I have been severely under the weather with flu, manflu, swine flu, or God knows what, since last Friday. I’m sure I’ll survive, but my creative side is definitely not functioning. So instead, for anyone who wishes, I will repost an old post which made me laugh when I first wrote it. I hope you enjoy it. For those of you who read it before I apologise. Hopefully I’ll be back soon.
Anyone who read yesterdays blog,
will know we had a very sad day.
Our dog has gone to chase rabbits,
on that farm in the sky.
After all the upset and drama,
we are now left quiet and a bit empty.
My youngest daughter is devastated,
my husband marginally upset.
But it has got me thinking.
In our family we have six personalities.
Each one of us deals with upset and sadness differently.
From my youngest who wears her heart on her sleeve,
and is not afraid to cry (loudly),
a lot like her mum!
to my husband of over twenty years,
who I saw shed a few tears for the first time last year.
These differences in our reactions to life’s issues,
were made evident to me many years ago when I miscarried.
Of course I was very upset and so was my husband.
Time went by and he recovered,
quite quickly if I am to be honest.
I took longer but as I have said before,
time is a great healer,
and soon I too began to feel better.
One evening our local priest called.
My husband has a huge interest in GAA,
which is our national sports of hurling and gaelic football.
This priest was hoping to recruit him,
to help teach the local youths.
A cup of tea was offered and they were off,
talking in great detail about matches played back who knows when,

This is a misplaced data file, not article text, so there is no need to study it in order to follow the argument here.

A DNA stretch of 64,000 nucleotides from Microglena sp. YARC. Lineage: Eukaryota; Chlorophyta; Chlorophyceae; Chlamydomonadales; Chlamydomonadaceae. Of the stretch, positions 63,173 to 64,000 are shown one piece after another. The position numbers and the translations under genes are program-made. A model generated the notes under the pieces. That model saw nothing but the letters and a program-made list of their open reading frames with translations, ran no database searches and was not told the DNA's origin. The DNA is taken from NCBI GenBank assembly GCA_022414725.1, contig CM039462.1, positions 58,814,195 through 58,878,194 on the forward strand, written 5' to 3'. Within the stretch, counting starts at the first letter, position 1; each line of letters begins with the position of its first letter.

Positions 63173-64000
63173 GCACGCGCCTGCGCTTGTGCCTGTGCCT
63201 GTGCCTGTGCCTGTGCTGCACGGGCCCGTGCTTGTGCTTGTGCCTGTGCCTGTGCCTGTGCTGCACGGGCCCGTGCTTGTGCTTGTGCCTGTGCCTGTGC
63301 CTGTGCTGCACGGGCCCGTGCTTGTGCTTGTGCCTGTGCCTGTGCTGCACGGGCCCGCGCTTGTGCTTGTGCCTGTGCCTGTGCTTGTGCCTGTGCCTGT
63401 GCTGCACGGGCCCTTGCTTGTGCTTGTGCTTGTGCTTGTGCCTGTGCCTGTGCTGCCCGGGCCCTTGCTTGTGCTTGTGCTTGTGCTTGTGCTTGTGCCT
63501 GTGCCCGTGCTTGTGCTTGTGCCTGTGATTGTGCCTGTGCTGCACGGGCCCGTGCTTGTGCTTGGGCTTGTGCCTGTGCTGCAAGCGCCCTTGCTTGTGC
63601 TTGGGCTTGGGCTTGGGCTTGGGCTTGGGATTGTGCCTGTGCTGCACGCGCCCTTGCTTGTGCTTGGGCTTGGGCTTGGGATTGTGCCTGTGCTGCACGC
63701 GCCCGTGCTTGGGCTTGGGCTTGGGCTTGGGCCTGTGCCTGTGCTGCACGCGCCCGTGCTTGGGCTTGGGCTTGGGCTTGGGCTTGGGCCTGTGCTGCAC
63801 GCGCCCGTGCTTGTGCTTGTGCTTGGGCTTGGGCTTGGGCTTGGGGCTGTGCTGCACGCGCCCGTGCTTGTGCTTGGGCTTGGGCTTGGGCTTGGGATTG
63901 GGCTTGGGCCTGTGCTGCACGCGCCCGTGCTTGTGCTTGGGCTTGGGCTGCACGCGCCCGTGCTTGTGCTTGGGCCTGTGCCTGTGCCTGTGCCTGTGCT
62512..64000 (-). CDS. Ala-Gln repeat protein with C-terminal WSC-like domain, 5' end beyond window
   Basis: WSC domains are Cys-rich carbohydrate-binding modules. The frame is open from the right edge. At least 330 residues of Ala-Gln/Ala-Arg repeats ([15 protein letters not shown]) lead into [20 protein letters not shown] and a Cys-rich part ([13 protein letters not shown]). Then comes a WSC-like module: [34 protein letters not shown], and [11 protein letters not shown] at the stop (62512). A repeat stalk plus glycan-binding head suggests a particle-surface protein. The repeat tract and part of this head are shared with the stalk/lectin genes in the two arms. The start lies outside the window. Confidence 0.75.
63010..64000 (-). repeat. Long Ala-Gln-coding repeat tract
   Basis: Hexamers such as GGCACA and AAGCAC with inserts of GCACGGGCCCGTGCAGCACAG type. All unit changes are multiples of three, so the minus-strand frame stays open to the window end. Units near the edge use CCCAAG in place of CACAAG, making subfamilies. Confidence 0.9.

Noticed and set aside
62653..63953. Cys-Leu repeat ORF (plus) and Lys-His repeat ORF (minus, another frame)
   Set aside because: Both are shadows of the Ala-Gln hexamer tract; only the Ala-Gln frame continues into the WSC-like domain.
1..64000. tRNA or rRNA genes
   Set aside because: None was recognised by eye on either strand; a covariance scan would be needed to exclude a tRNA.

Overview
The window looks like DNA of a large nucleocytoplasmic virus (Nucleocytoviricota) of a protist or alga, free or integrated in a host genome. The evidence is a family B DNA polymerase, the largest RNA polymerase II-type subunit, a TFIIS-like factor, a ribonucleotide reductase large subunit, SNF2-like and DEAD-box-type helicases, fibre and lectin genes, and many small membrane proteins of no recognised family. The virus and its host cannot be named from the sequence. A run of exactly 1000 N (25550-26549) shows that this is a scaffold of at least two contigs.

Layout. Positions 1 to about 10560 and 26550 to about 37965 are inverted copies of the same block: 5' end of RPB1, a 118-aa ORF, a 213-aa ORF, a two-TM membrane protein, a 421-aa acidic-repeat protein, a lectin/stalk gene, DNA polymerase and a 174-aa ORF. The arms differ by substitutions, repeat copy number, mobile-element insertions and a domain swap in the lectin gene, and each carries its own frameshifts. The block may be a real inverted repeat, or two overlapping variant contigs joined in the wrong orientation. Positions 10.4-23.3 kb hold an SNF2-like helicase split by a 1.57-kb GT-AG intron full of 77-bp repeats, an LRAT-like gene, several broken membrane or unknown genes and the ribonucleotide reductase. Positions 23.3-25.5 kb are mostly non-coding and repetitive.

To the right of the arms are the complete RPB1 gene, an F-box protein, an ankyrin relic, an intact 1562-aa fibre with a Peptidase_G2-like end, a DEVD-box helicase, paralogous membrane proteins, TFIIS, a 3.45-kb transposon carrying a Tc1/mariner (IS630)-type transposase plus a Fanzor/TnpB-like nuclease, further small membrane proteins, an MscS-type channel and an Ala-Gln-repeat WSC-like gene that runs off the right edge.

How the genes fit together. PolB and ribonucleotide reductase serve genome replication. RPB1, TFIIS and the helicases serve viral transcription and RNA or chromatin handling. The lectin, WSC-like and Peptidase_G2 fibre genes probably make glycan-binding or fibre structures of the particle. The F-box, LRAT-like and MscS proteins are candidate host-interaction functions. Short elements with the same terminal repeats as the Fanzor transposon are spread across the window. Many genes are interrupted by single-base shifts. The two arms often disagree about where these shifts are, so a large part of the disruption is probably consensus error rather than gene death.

and amazing goals scored and poor refereeing decisions etc.
GAA is not a passion I share and it was barely noticed when I left.
After a while I returned to remove the cups etc.
They stopped talking and the priest said,
” I believe you had your own loss recently, I’m very sorry.”
Before I could say a word my husband replied,
“I know Father, it was terrible, we were beaten in the first round of the championships!”
The priest looked at my husband,
and then at me.
No one spoke for a moment, then I said to my husband,
“Actually I think he was referring to the miscarriage!”
My husband was mortified.
“Oh thank you Father, that was terrible too” he said.
So by this and many other examples,
I have learned over the years,
that whilst we all have good and bad days,
different events mean more to some of us than others.
Of course my husband is aware of our grief today,
but may not really share its depth with us.
Equally, if Cork do not make it to the All Ireland Final in September,
I must be honest,
I may not share his grief either!
To each their own.